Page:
Uncle Tom's hack job

Teresa Fedor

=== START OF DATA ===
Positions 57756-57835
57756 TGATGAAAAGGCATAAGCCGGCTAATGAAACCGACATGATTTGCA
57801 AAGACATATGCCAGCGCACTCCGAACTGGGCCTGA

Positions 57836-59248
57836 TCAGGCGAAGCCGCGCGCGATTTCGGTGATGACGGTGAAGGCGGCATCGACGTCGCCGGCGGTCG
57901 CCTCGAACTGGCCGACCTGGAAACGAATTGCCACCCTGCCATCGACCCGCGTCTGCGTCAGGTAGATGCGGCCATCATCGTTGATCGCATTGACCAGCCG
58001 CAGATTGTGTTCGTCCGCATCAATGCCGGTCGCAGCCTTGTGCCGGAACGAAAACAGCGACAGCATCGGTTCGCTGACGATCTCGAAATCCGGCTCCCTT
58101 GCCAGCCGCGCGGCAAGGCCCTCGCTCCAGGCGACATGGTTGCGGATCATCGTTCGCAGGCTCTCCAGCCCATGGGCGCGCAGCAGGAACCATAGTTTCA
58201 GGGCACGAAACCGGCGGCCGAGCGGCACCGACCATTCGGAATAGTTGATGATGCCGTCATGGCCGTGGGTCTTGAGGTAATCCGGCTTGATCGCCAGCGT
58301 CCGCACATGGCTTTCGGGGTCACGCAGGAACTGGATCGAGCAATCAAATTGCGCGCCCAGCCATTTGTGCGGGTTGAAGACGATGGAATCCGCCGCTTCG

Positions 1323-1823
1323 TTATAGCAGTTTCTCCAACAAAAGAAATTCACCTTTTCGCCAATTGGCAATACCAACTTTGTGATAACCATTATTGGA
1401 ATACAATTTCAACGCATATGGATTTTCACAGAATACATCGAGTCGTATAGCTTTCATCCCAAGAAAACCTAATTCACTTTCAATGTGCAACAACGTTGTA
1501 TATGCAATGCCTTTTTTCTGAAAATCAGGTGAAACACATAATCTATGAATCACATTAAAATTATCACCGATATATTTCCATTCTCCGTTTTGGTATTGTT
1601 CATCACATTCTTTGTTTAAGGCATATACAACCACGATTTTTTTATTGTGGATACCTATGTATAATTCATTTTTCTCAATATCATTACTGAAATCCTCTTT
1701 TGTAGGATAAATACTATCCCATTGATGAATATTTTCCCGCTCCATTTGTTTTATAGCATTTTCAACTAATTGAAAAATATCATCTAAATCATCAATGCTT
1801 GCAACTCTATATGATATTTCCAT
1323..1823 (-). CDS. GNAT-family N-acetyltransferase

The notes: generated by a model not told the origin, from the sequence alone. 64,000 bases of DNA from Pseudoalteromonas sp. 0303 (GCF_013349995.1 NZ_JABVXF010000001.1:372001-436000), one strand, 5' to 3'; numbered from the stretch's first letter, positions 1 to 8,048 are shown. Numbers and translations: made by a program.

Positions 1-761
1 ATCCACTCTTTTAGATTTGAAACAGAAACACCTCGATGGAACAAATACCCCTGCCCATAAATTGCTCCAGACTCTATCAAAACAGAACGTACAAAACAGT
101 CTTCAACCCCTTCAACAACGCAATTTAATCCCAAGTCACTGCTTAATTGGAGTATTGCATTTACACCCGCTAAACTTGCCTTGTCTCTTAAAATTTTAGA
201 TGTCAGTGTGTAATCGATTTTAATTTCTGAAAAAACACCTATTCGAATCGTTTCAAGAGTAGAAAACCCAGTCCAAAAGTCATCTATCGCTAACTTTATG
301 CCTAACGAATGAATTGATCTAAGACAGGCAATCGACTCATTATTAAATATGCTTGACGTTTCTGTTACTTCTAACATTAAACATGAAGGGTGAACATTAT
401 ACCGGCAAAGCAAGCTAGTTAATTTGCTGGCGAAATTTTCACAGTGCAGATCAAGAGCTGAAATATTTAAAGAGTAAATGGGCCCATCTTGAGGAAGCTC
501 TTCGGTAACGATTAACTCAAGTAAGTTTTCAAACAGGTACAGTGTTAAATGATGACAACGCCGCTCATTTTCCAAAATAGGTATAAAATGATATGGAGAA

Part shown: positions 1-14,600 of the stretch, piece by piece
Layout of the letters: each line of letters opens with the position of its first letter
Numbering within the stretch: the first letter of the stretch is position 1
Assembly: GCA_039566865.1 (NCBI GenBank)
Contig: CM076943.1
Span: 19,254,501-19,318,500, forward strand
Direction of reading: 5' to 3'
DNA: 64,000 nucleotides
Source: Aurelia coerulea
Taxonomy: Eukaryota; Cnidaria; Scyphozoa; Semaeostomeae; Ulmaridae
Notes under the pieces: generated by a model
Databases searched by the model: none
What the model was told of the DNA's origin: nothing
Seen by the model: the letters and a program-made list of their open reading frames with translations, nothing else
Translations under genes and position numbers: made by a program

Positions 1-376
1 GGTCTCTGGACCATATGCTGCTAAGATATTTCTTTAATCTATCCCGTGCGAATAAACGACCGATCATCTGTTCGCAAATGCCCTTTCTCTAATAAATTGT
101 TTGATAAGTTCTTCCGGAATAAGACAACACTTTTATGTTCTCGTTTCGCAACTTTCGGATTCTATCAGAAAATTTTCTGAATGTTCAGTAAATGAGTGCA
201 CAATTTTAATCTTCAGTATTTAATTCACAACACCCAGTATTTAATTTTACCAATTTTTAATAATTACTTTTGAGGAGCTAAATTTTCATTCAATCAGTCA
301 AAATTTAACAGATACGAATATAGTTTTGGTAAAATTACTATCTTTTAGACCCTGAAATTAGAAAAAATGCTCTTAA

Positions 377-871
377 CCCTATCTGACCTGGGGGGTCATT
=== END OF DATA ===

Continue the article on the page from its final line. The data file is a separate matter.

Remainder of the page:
Secretary of State Uncle Tom Blackwell would like to thank you for your vote. Nevermind that you thought you voted for the other white guy. Thanks to the latest advancements in modern vote-rigging technology from Diebold, you might as well have voted for a talking Whopper meal for attorney general, or so Betty Montgomery hopes. A recent study by Princeton researchers found that Diebold memory cards could be hacked easier than your friend's MySpace page. And just one virus-infected card could spread to every machine it's connected with, causing a chain reaction. So many were legitimately concerned when it was discovered recently that, months before this year's primary election, a mysterious shipment of 32 memory cards for absentee ballot scanning machines arrived at Secretary of State Uncle Tom Blackwell's office. Blackwell's office is mum on why the cards, bound for Lucas, Montgomery, and other counties around Ohio, got mailed to him, and not directly to the county elections boards, as is normally done. But the memory cards sat in Blackwell's office a whole month before getting shipped out, according to recently released e-mails between the Secretary of State's office and Diebold. "One infected memory card could infect all these machines, and no one would know it," says state Senator Teresa Fedor, whose Lucas County district received most of the sketchy cards. "Anyone's capable, if they have a motive, and they want to." Is Uncle Tom capable? If you're not sucking crack-smoke out the end of a light bulb, the answer is probably yes. "He's the most partisan secretary of state in the nation," says Fedor. "Is anyone in America surprised?" --Jared Klaus

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